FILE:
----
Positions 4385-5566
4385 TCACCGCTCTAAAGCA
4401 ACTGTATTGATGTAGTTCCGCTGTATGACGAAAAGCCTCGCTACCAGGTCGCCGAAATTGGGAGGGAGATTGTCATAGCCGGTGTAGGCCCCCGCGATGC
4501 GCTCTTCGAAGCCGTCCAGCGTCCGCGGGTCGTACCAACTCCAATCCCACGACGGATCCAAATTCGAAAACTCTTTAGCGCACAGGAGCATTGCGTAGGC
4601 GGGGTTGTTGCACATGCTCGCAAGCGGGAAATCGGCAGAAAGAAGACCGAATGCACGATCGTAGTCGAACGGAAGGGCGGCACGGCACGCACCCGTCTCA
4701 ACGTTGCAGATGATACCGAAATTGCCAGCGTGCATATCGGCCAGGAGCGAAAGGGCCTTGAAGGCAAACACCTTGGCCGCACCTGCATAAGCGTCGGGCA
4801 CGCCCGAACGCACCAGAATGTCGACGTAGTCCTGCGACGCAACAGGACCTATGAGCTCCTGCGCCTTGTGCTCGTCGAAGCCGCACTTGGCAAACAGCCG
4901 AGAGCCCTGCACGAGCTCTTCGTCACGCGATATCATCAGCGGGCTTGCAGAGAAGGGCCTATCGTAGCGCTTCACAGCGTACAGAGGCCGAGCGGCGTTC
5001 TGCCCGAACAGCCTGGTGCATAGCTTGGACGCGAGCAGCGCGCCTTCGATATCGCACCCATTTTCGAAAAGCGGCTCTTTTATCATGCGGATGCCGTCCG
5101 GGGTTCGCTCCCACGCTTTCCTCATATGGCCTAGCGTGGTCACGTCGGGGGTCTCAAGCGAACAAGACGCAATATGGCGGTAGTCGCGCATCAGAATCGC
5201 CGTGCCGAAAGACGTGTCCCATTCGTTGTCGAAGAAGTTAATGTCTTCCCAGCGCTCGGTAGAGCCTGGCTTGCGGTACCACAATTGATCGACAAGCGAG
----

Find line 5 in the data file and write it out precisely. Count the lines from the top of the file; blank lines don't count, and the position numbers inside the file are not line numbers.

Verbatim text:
4601 GGGGTTGTTGCACATGCTCGCAAGCGGGAAATCGGCAGAAAGAAGACCGAATGCACGATCGTAGTCGAACGGAAGGGCGGCACGGCACGCACCCGTCTCA